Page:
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THE GOODS: TUTORIAL Figure 4: Overall office color and exposure Figure 3: Adjusted for ceiling spot lights to hold detail new layer aligned exactly with the first. Repeat the process, creating a new layer for each area where the light source affected the color. It took five layers to correct this image. The Camera Raw dialog boxes show the adjustments I made in each layer. When the layers are stacked, add a layer mask to each. Type D to make the foreground color white and the background color black. If you’re working on a small area of the image, use a hide- all mask: opt/alt-click on the Add Layer Mask icon on the Layers palette or choose Layer > Layer Mask > Hide All in Photoshop CS3. The mask is filled with black, hiding the contents of the layer. Paint with white or white with a low opacity setting to reveal what you want to see. If you want to use most of the layer, start with a white mask—Layer > Layer Mask > Reveal All, or click on Add Layer Mask icon—and paint with black to cover what you don’t want to see. I processed the original background layer for just the spotlights to ensure I’d get detail and rich color. I increased the exposure and lowered the saturation on the Overall Room layer. Note that it has a white layer mask with some black paint revealing the lights from the bottom layer. The Bookcase layer with a black Figure 5: Bookcase area 66 • www.ppmag.com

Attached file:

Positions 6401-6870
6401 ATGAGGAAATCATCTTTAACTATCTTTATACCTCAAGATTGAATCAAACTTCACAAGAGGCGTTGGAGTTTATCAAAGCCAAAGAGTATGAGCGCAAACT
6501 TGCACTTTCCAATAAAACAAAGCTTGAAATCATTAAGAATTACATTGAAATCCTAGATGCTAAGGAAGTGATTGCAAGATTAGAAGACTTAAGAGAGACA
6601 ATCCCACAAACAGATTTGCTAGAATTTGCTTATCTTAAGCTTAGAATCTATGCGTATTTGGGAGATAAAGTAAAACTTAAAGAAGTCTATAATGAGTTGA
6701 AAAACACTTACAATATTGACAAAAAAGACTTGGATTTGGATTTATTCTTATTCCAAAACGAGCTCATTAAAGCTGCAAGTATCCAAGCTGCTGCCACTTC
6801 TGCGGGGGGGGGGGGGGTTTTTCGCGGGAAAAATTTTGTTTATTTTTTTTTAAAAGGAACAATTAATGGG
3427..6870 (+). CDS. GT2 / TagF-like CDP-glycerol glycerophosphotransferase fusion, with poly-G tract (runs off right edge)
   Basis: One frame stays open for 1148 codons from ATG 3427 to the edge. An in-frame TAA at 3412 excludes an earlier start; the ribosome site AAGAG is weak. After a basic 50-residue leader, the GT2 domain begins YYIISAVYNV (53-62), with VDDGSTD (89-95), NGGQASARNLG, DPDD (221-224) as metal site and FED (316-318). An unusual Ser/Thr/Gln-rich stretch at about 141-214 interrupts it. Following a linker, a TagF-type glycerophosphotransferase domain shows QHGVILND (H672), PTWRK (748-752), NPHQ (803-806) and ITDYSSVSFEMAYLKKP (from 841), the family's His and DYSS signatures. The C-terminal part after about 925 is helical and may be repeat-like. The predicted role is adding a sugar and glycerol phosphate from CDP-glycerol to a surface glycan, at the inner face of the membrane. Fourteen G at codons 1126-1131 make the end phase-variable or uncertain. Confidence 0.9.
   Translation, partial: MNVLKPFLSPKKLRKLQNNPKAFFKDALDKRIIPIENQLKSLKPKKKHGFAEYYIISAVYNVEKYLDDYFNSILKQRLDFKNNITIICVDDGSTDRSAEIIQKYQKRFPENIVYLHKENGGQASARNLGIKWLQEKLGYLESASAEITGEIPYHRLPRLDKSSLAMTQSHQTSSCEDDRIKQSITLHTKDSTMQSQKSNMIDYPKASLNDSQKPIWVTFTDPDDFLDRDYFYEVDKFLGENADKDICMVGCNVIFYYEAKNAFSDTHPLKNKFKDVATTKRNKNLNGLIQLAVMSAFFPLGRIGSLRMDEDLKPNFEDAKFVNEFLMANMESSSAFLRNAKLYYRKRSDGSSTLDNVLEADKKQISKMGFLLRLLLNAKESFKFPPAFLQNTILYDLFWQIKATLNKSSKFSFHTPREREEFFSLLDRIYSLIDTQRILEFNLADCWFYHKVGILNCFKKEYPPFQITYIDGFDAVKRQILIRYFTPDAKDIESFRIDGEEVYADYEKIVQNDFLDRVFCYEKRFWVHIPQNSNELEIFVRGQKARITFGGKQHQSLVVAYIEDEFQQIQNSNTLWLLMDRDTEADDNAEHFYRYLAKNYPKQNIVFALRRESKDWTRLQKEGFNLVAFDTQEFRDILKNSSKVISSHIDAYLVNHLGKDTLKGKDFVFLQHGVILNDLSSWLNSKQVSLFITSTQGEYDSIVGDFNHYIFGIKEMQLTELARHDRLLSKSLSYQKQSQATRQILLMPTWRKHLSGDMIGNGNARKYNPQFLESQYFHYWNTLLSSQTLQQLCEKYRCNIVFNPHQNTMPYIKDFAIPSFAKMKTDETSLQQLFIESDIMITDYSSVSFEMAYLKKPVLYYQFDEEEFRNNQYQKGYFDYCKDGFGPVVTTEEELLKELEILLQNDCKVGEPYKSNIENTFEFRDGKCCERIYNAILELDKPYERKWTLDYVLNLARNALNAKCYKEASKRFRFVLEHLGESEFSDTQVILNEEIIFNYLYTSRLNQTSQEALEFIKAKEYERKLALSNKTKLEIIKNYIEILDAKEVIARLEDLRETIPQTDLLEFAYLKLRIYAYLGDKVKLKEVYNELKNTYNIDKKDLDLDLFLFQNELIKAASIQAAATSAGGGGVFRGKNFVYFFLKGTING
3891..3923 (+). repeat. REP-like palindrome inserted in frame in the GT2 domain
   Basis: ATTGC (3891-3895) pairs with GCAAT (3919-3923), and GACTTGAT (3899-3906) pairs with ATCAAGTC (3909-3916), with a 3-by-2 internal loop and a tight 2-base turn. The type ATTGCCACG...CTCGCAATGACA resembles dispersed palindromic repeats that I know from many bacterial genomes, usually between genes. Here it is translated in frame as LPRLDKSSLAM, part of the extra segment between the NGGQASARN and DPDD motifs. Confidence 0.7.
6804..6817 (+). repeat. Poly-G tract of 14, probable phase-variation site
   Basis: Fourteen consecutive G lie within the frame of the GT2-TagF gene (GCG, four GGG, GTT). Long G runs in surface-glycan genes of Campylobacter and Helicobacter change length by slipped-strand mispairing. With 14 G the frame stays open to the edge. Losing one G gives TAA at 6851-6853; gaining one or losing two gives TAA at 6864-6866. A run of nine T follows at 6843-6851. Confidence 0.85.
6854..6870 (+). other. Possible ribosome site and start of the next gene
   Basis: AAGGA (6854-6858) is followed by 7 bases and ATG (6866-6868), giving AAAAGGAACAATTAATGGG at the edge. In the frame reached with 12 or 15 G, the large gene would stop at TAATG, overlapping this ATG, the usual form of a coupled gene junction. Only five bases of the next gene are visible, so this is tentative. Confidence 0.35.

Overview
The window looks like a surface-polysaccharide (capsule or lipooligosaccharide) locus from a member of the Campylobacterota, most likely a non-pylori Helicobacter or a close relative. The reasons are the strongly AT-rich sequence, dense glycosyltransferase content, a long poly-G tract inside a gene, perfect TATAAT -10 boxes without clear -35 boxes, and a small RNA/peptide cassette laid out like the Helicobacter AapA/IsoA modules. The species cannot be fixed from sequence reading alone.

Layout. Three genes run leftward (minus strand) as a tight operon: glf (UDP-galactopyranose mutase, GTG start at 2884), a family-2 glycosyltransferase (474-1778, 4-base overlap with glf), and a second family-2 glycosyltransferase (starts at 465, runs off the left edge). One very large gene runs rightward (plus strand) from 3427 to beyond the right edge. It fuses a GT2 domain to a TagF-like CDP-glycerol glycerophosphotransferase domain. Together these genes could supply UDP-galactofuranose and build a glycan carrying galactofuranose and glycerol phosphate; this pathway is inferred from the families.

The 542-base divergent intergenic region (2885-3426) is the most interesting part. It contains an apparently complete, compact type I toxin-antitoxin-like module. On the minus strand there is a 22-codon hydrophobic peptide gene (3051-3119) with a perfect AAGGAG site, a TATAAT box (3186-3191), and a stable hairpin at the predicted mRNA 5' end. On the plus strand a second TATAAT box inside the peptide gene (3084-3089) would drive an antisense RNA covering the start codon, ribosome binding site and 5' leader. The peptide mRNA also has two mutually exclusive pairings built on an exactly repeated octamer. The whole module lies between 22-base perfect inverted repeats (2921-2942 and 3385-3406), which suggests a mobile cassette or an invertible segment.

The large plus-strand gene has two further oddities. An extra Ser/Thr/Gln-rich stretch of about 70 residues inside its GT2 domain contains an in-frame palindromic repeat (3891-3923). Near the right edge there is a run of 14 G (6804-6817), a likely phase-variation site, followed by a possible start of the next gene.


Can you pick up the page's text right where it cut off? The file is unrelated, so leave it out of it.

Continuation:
THE GOODS: TUTORIAL mask was processed for lighter exposure and a slight magenta tint. Applying a soft white brush with low opacity reveals the effects. I also painted the Doorway mask with a soft white brush. Note that I painted in other portions of this layer to add color to shadows under the desk and chair. Learning to make selections can help to speed you through your work. I used the polygonal Lasso tool to select the window area because it’s outlined by straight lines. Feather a selection like this by choosing Select > Refine Edge so there’s no obvious transition. Be sure you’ve selected the mask and fill it with white (Edit > Fill > Use: White) to reveal. As a shortcut, opt/alt-delete will fill with the foreground color and cmd/ctrl-delete will fill with the background color. You could also select Use: Color for your fill and use a gray to reveal only some of the color. On the Window layer mask I also used a soft brush at low opacity to paint the interior of the windowsill and chair back. If you’ve changed the light outside a window, adjust for the window light falling on the surrounding objects, or the effect will cause a disconnect in the viewer’s mind. After you’ve adjusted all the color and finished the masks, leave your image on the monitor, get a glass of water, maybe go for a Figure 6: Area through doorway walk. When you return, look for errors in your color correction. Highlight the top layer. Press shift + opt/alt + cmd/ctrl + E to create a new flattened layer with all of the corrections, leaving the layers below intact. If you need to redo the image, having the layer work will save you time. The last layer is for retouching. Using a combination of the Clone and Patch tools, I removed a few highlights, along with some wires that could not be avoided during the shoot. This technique has many applications. Use your imagination for blending different exposures and color balances for creative inter- pretations of exteriors and landscapes. This image was built and cor- rected from a single raw capture, but you can use a tripod and take multiple captures of a scene with different exposures and color balances. Its a great way to get detail in shadows without adding noise and color, while maintaining good exposure on the rest of the image. Take it one step further: Capture images throughout a span of time, capturing detail in the landscape and the deep blue or afterglow in the sky. Enjoy exploring all the ways to blend multiple images together using these techniques. Send low-res versions of your results to me—Id love to see how they turned out: email@example.com. � Bob Coates is based in Sedona, Ariz. See more of his work at www.bcphotography.com. Figure 7: Outside window 68 • www.ppmag.com